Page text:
^ This
 

artbuc

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Originally Posted By: The Critic
You have air in the system, this is a common issue with vacuum bleeders. This is why I stopped using vacuum bleeders and use pressure or manual Bleed the system manually in the correct sequence (should be lf, rf, rr, lr) and it should resolve your problem.
You have the right sequence. Have used my Vacula probably 10-15 times to replace and/or bleed brakes. Never had a problem. Just finished a long test drive and brakes worked perfectly...pedal feels great. How could that be if air is in system?
 
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Originally Posted By: The Critic
You have air in the system, this is a common issue with vacuum bleeders. This is why I stopped using vacuum bleeders and use pressure or manual Bleed the system manually in the correct sequence (should be lf, rf, rr, lr) and it should resolve your problem.
How does this happen? I've seen the argument made that air gets pulled in to the system somehow but I have never had anyone with first hand experience describe it in any detail. I use an oil extractor to bleed my brakes and have never had an real issues but I always seem to get bubbles constantly, especially on the RR caliper.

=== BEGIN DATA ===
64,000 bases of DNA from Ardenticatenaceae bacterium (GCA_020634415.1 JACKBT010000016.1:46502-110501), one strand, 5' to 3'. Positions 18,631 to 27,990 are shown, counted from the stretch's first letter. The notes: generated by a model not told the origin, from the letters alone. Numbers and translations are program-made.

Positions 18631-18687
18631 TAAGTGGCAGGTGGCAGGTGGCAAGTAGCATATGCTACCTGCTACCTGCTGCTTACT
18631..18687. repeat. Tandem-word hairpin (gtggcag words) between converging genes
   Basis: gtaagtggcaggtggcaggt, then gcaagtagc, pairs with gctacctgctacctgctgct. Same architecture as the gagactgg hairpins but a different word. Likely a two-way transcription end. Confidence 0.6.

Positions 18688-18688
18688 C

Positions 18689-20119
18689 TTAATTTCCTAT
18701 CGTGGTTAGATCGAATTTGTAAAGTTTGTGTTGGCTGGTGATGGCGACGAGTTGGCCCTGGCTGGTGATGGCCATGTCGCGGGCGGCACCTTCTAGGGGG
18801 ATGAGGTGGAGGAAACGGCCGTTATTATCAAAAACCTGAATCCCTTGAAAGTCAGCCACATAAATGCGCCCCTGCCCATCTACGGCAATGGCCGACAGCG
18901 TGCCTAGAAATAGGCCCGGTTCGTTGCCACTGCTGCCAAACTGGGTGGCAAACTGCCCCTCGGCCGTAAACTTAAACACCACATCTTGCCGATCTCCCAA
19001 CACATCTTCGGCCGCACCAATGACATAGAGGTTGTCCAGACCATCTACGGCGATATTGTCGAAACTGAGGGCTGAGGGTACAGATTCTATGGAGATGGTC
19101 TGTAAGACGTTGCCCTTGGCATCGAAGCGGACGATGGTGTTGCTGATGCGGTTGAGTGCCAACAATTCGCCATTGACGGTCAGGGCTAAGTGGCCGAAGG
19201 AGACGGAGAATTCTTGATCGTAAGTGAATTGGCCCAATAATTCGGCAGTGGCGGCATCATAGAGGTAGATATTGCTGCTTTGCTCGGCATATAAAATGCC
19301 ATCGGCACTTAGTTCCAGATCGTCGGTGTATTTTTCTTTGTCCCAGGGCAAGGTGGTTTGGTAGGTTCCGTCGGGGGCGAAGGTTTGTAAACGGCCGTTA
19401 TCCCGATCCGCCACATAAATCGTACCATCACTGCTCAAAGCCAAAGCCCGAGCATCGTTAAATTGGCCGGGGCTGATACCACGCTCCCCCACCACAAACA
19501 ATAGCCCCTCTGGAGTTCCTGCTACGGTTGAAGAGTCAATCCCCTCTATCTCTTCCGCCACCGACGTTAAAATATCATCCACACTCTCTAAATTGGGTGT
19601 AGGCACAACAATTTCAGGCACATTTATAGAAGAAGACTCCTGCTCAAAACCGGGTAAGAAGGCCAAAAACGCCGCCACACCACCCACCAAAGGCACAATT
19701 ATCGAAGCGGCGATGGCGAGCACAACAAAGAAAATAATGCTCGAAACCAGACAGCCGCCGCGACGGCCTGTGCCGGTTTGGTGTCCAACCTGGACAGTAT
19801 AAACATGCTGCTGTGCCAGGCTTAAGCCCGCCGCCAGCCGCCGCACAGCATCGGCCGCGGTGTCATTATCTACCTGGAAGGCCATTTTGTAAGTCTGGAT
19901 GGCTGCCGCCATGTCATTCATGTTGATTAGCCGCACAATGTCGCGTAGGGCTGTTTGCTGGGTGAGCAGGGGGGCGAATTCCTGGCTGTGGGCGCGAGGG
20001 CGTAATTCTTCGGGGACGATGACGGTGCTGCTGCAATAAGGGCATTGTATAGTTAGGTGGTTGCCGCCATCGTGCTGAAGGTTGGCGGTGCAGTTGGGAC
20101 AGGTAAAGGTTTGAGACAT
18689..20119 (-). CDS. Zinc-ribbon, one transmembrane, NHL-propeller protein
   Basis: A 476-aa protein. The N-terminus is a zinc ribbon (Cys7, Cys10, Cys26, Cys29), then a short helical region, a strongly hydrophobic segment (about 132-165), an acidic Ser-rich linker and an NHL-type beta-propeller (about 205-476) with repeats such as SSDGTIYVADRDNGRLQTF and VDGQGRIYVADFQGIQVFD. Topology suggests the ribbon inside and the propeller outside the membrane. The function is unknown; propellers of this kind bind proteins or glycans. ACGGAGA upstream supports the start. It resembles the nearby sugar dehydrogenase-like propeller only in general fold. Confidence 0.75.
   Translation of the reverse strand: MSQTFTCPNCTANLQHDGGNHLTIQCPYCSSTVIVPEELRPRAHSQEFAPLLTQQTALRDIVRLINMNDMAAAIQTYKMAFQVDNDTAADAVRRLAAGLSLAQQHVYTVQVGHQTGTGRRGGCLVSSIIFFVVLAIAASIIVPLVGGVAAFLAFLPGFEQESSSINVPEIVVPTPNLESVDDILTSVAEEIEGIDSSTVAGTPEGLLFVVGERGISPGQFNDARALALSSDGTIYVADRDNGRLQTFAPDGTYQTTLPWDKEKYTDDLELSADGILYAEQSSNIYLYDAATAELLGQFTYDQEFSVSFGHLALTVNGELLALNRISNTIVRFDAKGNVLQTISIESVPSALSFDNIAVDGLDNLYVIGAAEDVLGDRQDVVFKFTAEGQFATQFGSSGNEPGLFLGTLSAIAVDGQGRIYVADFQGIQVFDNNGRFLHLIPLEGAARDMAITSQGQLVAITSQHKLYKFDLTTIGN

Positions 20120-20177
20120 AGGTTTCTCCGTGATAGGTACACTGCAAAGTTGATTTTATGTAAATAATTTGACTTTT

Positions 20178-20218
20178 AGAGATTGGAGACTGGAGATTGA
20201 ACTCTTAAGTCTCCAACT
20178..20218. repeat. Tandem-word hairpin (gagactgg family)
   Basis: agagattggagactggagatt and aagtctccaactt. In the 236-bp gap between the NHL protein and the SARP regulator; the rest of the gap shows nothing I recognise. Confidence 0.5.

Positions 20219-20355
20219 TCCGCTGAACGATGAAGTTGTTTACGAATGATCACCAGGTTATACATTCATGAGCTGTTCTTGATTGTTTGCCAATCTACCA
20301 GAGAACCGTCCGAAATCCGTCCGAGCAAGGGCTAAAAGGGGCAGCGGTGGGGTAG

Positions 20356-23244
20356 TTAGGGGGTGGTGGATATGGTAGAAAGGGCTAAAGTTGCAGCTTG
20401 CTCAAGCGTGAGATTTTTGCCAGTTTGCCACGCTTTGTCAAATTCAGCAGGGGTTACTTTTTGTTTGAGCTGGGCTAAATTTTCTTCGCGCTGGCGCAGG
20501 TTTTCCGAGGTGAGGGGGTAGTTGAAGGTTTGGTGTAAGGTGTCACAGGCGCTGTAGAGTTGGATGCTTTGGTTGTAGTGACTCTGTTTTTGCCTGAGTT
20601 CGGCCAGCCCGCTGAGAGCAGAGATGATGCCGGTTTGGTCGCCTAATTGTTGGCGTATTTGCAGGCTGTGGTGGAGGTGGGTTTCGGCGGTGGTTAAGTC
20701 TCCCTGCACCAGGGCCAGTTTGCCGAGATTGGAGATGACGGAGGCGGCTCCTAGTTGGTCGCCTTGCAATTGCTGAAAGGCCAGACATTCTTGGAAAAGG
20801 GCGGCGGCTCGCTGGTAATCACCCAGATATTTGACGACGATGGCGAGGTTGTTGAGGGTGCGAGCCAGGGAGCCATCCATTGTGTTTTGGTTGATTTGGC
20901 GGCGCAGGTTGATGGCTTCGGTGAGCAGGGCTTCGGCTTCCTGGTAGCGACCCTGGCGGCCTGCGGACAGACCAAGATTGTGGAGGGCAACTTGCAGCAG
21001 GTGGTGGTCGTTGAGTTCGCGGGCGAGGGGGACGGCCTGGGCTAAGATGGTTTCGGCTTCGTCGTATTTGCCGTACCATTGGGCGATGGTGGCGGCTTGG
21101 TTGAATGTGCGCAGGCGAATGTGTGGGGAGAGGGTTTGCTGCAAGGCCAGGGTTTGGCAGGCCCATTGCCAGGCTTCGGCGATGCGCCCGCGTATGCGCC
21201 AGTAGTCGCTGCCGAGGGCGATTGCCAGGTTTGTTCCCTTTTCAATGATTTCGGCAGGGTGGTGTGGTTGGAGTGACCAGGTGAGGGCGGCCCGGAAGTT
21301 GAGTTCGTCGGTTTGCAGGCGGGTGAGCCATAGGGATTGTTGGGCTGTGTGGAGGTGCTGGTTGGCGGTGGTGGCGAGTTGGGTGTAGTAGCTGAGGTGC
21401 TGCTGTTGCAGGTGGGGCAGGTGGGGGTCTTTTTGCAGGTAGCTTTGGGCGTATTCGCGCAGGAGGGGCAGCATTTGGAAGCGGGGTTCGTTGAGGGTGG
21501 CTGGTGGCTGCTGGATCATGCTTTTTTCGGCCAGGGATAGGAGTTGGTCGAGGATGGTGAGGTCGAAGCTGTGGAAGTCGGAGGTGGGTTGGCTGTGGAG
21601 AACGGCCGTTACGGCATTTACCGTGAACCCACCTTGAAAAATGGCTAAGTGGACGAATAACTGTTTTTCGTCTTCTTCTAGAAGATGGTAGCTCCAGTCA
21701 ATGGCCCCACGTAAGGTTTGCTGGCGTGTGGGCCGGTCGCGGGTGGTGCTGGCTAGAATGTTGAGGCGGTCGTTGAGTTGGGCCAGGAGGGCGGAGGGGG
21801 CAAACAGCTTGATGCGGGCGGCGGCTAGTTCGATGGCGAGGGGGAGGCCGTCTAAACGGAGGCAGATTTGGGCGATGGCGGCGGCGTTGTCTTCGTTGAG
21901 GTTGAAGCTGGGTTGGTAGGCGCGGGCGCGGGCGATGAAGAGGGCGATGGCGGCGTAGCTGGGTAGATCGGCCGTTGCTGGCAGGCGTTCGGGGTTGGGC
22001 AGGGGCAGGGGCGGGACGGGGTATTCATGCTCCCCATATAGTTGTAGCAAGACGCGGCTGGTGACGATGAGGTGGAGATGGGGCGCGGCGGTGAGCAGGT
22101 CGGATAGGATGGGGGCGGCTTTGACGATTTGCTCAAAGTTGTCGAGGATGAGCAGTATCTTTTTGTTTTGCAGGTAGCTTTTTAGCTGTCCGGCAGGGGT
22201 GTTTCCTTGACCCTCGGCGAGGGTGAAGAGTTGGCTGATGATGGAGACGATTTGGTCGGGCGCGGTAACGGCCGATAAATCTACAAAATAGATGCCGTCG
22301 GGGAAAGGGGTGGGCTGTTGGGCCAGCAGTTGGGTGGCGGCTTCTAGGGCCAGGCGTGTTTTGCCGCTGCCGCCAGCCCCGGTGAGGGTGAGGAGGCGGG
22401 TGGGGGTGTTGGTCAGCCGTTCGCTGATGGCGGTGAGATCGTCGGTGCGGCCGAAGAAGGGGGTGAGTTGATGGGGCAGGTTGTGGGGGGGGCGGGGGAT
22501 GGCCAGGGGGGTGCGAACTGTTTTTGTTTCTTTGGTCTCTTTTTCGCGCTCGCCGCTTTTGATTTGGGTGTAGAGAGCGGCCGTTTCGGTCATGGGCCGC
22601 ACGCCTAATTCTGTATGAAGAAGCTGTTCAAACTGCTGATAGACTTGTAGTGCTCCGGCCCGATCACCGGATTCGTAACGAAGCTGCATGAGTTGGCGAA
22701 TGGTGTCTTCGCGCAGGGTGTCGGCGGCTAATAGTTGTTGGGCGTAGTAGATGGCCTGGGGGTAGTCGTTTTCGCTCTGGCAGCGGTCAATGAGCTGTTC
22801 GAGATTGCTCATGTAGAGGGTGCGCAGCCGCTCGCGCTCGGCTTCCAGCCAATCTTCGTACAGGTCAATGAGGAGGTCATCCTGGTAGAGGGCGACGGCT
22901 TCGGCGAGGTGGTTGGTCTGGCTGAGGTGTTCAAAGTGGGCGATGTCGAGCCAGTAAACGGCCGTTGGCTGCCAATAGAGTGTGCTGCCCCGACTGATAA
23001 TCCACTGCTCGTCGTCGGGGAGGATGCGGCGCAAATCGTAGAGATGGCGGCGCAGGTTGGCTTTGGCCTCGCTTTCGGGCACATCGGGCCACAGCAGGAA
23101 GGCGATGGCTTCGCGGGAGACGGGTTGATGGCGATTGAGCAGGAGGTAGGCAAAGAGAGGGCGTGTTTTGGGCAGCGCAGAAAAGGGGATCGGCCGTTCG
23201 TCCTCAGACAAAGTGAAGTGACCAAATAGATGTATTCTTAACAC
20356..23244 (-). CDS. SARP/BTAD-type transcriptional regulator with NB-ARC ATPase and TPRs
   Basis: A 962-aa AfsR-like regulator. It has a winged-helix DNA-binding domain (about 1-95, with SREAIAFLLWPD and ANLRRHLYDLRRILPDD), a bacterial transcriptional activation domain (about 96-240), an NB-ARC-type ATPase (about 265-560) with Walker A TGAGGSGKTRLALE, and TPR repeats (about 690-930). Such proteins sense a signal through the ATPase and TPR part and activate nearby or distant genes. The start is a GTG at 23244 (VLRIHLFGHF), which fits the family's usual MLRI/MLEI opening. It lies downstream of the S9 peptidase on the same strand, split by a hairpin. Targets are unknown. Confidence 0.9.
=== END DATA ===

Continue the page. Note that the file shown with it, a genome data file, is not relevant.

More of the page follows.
artbuc

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Originally Posted By: maxdustington
Originally Posted By: The Critic
You have air in the system, this is a common issue with vacuum bleeders. This is why I stopped using vacuum bleeders and use pressure or manual Bleed the system manually in the correct sequence (should be lf, rf, rr, lr) and it should resolve your problem.
How does this happen? I've seen the argument made that air gets pulled in to the system somehow but I have never had anyone with first hand experience describe it in any detail. I use an oil extractor to bleed my brakes and have never had an real issues but I always seem to get bubbles constantly, especially on the RR caliper.
Right, bubbles come from air being sucked past the threads but it is immediately entrained in the brake fluid and is extracted. The only time I got in trouble was many years ago when I used my Vacula to suck old fluid out of the MC and I went too far.
 

artbuc

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Originally Posted By: artbuc
I don’t have a hydraulic circuit diagram of the ABS but I bet I sucked one of the valves out of position.
Duh, of course I have the hydraulic circuit diagram...it is in the FSM. It looks possible, maybe likely, that I emptied the accumulators. In any event, FSM says no special bleeding procedure required for ABS unit. For kicks and giggles I did manually bleed front brakes (first two in FSM sequence) and got zero air. Did another test drive with repeated hard braking and performance was excellent. At this point I have to conclude all is well. Thanks for your help!